One Room Sleep One Night | Edinburgh Fringe comedy review
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One Room Sleep One Night

Edinburgh Fringe comedy review

Grant Lancaster has fallen into a classic trap for actors in the construction of this one-man show. Finding himself in receipt of a great true story filled with naturally comedic moments, he’s naturally seen the potential to draw on his skills and take it to the stage. Missing, all the while, the fact there’s a reason why comedians usually spend years honing their chops on the circuit before making their first stab at a full hour.

In his early 20s, on a solo motorcycle trip through northern Thailand, Lancaster stopped off in a rural mountain village and drank a bad coffee. Five days later, whatever was in that coffee was making mincemeat out of his central nervous system, and he found himself becoming slowly paralysed as he frantically tried to make it through the Thai medical establishment and back home to New York.

It’s a premise that provides plenty of opportunities for farce, as Lancaster tries to advocate for himself to doctors, hoteliers and airline reps while staggering, drooling and cross-eyed with a strange, slack-jawed voice. It’s a look that hasn’t been in vogue since the Three Stooges.

In a particularly annoying choice, he jumps in and out of character as his own fictional manager Morty, who clumsily attempts to mitigate any audience unease with Lancaster’s paralysed act: ‘That’s just how he talked!’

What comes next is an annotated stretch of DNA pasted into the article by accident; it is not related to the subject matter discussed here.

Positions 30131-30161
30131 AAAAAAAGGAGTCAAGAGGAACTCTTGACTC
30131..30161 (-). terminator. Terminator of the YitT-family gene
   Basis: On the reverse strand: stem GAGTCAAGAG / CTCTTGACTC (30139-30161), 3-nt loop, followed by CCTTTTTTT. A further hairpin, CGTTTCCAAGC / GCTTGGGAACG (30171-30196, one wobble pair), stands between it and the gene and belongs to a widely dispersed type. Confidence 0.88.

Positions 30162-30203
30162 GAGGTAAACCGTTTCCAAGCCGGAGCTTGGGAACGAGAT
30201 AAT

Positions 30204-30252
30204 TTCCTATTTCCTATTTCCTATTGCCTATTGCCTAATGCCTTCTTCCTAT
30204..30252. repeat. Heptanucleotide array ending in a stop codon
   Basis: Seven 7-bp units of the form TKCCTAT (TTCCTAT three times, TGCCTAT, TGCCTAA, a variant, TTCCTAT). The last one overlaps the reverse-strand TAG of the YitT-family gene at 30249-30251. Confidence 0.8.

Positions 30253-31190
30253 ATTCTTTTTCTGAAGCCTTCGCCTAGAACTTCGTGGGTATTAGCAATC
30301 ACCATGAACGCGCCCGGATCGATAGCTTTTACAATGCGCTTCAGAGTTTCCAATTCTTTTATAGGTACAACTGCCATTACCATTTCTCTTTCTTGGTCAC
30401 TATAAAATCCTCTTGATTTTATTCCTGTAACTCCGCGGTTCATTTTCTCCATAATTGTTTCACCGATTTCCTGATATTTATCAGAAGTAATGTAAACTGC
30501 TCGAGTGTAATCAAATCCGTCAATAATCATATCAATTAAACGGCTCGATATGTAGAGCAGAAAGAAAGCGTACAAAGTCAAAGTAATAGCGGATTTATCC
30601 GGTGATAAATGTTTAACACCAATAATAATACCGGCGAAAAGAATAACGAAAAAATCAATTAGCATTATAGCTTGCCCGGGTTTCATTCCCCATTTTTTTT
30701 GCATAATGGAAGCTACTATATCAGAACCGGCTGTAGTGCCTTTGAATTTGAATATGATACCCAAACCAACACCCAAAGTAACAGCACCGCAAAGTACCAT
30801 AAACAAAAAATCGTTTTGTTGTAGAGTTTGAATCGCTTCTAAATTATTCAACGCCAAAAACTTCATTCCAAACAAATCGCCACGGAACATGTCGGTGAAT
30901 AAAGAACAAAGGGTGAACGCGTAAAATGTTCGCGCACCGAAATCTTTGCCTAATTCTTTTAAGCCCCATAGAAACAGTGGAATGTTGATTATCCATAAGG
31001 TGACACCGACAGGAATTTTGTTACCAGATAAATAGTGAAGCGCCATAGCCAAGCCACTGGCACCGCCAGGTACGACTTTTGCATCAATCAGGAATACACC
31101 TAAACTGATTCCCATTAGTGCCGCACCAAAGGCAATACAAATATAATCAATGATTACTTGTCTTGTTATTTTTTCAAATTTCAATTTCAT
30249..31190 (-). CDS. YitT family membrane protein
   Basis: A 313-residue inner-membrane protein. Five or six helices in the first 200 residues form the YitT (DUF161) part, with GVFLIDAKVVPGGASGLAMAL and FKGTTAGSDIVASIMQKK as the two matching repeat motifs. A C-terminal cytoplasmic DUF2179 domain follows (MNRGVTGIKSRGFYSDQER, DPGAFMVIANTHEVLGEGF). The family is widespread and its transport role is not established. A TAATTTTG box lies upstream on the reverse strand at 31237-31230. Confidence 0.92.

This concern about causing offence for true life depictions is pretty hack, but also misses the point slightly – it’s Lancaster’s performance style that makes the experience so grating. Modelling your comedic persona on Ace Ventura is a bold call at the best of times; in the context of a largely silent single-digit audience at the top of the Patter Hoose it becomes a white-knuckle ride of discomfort as every wildly over-emphasised joke and mugging Spasm falls wide of the mark.

The show is briefly much better when he drops the act. Sitting on a plane with severe chest pains, about to take a 20-hour flight, Lancaster gets serious and the stakes become very real. His acting training comes to the fore and we momentarily feel real concern, forgetting that everything obviously turned out fine for our extremely annoying hero.

Unfortunately, the seriousness too is quickly taken too far, and within seconds he’s beating his chest, on the verge of crying, shouting that ‘comedy is hope!’

Fundamentally, the story is a good one, and well-structured in places. Any part of this show could have been so much better with just a little restraint.

Review date: 15 Aug 2023
Reviewed by: Tim Harding
Reviewed at: Gilded Balloon Patter House

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